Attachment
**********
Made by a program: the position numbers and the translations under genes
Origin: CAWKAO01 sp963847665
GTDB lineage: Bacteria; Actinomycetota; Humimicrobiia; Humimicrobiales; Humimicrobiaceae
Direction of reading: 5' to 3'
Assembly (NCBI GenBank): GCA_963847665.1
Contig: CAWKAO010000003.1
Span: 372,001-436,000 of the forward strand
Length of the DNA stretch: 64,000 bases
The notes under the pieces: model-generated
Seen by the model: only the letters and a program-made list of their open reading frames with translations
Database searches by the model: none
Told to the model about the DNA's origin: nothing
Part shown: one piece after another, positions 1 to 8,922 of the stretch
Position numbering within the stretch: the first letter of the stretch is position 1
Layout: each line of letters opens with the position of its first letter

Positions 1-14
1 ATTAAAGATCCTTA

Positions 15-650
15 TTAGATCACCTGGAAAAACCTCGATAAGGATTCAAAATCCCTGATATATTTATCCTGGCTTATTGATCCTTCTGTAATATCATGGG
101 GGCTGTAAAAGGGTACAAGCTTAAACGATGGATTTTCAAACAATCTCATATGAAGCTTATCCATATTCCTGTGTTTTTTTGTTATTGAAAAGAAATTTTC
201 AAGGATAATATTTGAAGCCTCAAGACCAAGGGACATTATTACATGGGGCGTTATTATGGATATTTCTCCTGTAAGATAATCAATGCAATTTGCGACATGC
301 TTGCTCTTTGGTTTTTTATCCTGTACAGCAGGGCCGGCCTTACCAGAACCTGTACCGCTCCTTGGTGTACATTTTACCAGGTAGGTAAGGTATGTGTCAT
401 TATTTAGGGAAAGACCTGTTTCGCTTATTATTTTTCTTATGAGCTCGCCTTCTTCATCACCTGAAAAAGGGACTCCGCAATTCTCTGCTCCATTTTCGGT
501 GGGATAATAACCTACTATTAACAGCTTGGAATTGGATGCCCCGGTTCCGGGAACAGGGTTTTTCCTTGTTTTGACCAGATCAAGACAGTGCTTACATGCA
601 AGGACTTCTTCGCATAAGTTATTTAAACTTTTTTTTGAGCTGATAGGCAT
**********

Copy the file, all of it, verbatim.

Made by a program: the position numbers and the translations under genes
Origin: CAWKAO01 sp963847665
GTDB lineage: Bacteria; Actinomycetota; Humimicrobiia; Humimicrobiales; Humimicrobiaceae
Direction of reading: 5' to 3'
Assembly (NCBI GenBank): GCA_963847665.1
Contig: CAWKAO010000003.1
Span: 372,001-436,000 of the forward strand
Length of the DNA stretch: 64,000 bases
The notes under the pieces: model-generated
Seen by the model: only the letters and a program-made list of their open reading frames with translations
Database searches by the model: none
Told to the model about the DNA's origin: nothing
Part shown: one piece after another, positions 1 to 8,922 of the stretch
Position numbering within the stretch: the first letter of the stretch is position 1
Layout: each line of letters opens with the position of its first letter

Positions 1-14
1 ATTAAAGATCCTTA

Positions 15-650
15 TTAGATCACCTGGAAAAACCTCGATAAGGATTCAAAATCCCTGATATATTTATCCTGGCTTATTGATCCTTCTGTAATATCATGGG
101 GGCTGTAAAAGGGTACAAGCTTAAACGATGGATTTTCAAACAATCTCATATGAAGCTTATCCATATTCCTGTGTTTTTTTGTTATTGAAAAGAAATTTTC
201 AAGGATAATATTTGAAGCCTCAAGACCAAGGGACATTATTACATGGGGCGTTATTATGGATATTTCTCCTGTAAGATAATCAATGCAATTTGCGACATGC
301 TTGCTCTTTGGTTTTTTATCCTGTACAGCAGGGCCGGCCTTACCAGAACCTGTACCGCTCCTTGGTGTACATTTTACCAGGTAGGTAAGGTATGTGTCAT
401 TATTTAGGGAAAGACCTGTTTCGCTTATTATTTTTCTTATGAGCTCGCCTTCTTCATCACCTGAAAAAGGGACTCCGCAATTCTCTGCTCCATTTTCGGT
501 GGGATAATAACCTACTATTAACAGCTTGGAATTGGATGCCCCGGTTCCGGGAACAGGGTTTTTCCTTGTTTTGACCAGATCAAGACAGTGCTTACATGCA
601 AGGACTTCTTCGCATAAGTTATTTAAACTTTTTTTTGAGCTGATAGGCAT